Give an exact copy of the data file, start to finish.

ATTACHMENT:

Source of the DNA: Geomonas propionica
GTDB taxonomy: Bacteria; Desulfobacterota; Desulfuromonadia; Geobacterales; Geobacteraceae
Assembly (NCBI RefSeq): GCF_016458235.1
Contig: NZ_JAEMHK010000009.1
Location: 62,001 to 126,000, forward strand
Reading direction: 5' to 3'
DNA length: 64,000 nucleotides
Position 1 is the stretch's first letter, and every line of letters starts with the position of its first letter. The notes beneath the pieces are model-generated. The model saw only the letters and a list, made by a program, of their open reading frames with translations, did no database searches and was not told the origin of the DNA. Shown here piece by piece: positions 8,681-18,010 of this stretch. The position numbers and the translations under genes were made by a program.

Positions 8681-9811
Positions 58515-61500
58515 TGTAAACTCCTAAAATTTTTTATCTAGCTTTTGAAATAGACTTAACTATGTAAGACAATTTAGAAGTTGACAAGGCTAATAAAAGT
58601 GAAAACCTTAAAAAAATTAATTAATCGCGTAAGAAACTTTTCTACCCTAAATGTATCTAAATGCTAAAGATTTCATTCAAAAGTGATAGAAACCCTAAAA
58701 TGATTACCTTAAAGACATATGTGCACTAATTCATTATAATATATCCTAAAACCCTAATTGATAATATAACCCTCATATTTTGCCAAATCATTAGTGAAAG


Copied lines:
Source of the DNA: Geomonas propionica
GTDB taxonomy: Bacteria; Desulfobacterota; Desulfuromonadia; Geobacterales; Geobacteraceae
Assembly (NCBI RefSeq): GCF_016458235.1
Contig: NZ_JAEMHK010000009.1
Location: 62,001 to 126,000, forward strand
Reading direction: 5' to 3'
DNA length: 64,000 nucleotides
Position 1 is the stretch's first letter, and every line of letters starts with the position of its first letter. The notes beneath the pieces are model-generated. The model saw only the letters and a list, made by a program, of their open reading frames with translations, did no database searches and was not told the origin of the DNA. Shown here piece by piece: positions 8,681-18,010 of this stretch. The position numbers and the translations under genes were made by a program.

Positions 8681-9811
Positions 58515-61500
58515 TGTAAACTCCTAAAATTTTTTATCTAGCTTTTGAAATAGACTTAACTATGTAAGACAATTTAGAAGTTGACAAGGCTAATAAAAGT
58601 GAAAACCTTAAAAAAATTAATTAATCGCGTAAGAAACTTTTCTACCCTAAATGTATCTAAATGCTAAAGATTTCATTCAAAAGTGATAGAAACCCTAAAA
58701 TGATTACCTTAAAGACATATGTGCACTAATTCATTATAATATATCCTAAAACCCTAATTGATAATATAACCCTCATATTTTGCCAAATCATTAGTGAAAG